July 16, 2008 / 3:22 PM / 10 years ago

Shoppers Drug profit up on strong sales, cost cuts

TORONTO (Reuters) - Profit at Shoppers Drug Mart SC.TO rose about 14 percent in the second quarter, Canada’s biggest pharmacy chain said on Wednesday, aided by stronger sales, cost reductions and a decrease in its income tax rate.

A Shoppers Drug Mart sign is seen in Toronto, April 29, 2008. REUTERS/Mark Blinch

Shoppers, which also operates stores under the Pharmaprix banner, said it earned C$128 million ($128 million), or 59 Canadian cents a share, in the period ended June 14. That compares with a profit of C$112 million, or 52 Canadian cents, in the same period last year.

The company outpaced expectations by a penny, with analysts expecting a profit of 58 Canadian cents a share before items, according to Reuters Estimates.

The results helped send shares of Shoppers up C$2.32, or 4.5 percent, to C$53.42 by early afternoon on the Toronto Stock Market.

Shoppers said it had strong sales growth across the country, while it made gains in all of its product categories except tobacco, which is being phased out of stores in Western Canada that still carry tobacco products.

Same-store sales, excluding tobacco products, rose 4.6 percent, while overall sales were up 9.4 percent at C$2.1 billion.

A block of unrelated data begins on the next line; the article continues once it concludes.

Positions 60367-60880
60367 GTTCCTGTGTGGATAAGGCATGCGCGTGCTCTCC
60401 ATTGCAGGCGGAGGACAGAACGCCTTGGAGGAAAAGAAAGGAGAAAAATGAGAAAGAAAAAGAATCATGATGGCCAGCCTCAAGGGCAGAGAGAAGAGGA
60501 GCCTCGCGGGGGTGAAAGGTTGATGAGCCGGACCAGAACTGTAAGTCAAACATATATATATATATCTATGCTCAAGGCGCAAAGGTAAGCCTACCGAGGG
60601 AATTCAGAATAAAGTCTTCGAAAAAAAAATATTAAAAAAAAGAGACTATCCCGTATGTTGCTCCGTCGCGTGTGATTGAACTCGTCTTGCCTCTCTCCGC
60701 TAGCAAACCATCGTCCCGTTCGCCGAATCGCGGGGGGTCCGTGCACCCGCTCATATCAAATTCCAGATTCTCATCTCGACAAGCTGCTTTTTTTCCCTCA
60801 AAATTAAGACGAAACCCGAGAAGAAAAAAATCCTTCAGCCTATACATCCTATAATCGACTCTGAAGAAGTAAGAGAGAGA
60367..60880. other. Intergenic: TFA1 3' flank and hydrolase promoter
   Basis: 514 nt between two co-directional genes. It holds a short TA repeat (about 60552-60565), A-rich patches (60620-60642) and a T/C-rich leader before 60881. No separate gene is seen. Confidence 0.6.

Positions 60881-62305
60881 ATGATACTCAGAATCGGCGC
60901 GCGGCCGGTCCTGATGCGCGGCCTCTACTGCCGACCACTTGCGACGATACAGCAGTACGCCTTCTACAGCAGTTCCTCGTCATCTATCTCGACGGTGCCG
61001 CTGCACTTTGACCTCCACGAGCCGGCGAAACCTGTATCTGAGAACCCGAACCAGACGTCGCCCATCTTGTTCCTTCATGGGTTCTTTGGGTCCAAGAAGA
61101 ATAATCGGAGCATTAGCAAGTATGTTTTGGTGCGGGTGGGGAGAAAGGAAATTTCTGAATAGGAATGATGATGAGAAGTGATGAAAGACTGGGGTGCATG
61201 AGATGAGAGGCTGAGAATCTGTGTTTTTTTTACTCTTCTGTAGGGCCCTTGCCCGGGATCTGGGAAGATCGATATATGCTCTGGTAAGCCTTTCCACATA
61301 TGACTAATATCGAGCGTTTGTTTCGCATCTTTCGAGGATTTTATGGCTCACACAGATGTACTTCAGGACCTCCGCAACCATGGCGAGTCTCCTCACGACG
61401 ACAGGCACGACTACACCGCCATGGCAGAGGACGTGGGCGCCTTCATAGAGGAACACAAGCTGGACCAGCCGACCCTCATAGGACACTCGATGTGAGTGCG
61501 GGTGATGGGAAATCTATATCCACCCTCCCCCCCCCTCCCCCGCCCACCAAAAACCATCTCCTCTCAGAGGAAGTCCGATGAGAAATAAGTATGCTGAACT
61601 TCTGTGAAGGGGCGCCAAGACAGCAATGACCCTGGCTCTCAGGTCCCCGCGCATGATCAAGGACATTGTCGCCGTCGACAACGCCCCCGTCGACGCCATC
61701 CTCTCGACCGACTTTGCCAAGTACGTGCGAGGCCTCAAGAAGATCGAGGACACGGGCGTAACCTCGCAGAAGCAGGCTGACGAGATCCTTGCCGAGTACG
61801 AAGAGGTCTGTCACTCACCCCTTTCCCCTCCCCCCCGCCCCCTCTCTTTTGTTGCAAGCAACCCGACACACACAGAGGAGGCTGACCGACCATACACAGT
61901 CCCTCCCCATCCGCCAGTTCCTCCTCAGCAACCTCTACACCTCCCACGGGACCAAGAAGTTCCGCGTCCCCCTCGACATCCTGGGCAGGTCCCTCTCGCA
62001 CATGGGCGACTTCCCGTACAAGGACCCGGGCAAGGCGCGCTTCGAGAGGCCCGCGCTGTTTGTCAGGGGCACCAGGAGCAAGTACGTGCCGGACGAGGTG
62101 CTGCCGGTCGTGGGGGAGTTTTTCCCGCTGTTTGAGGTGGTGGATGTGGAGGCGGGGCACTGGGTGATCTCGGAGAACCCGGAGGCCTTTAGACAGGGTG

Prescription drug sales on a same-store basis rose 6.4 percent. Total prescription sales rose 11.6 percent to C$1 billion, accounting for 47.9 percent of the company’s sales mix.

Front-of-store sales, including products such as cosmetics, candy bars and over-the-counter medications, rose 3 percent, excluding tobacco, on a same-store basis.

Total front-of-store sales, excluding tobacco, were 7.4 percent higher at C$1.1 billion.

Shoppers has fared better than most of its competition as retailers struggle with the impact of soaring fuel prices, while the economy is beginning to show signs of strain.

“Our thesis has been that growth is inevitably going to slow for Shoppers,” said David Hartley, analyst at BMO Capital Markets in Toronto.

“(Earnings growth) is not quite the 15-plus percent we’ve seen over the last couple of years. It is indeed slowing.”

Toronto-based Shoppers competes with Jean Coutu Group PJCa.TO, which last week posted a bigger quarterly loss on its stake in struggling Rite Aid. Rivals also include Katz Group Canada’s Rexall and Pharma Plus chains.

Shoppers opened or bought 22 drug stores in the quarter, including nine relocations, while it shut two smaller drug stores. At the end of the quarter, the company had 1,171 stores, consisting of 1,106 drug stores and 65 Shoppers Home Health Care stores, which supply medical equipment and devices.

The company has been adding and expanding stores while extending its product line to include food, cosmetics and electronics, allowing it to operate like a mini-department store.

Early this month Shoppers said it was buying the HealthAccess division of Calea Ltd, which provides specialty drug distribution and patient support services. That sector includes complex, expensive drug therapies for certain chronic conditions, such as cancer.

Hartley said that Shoppers’ expansion plan is helping the company out considerably, while it continues to win market share in the cosmetics area.

($1=$1.00 Canadian)

Additional reporting by Susan Taylor; Editing by Peter Galloway

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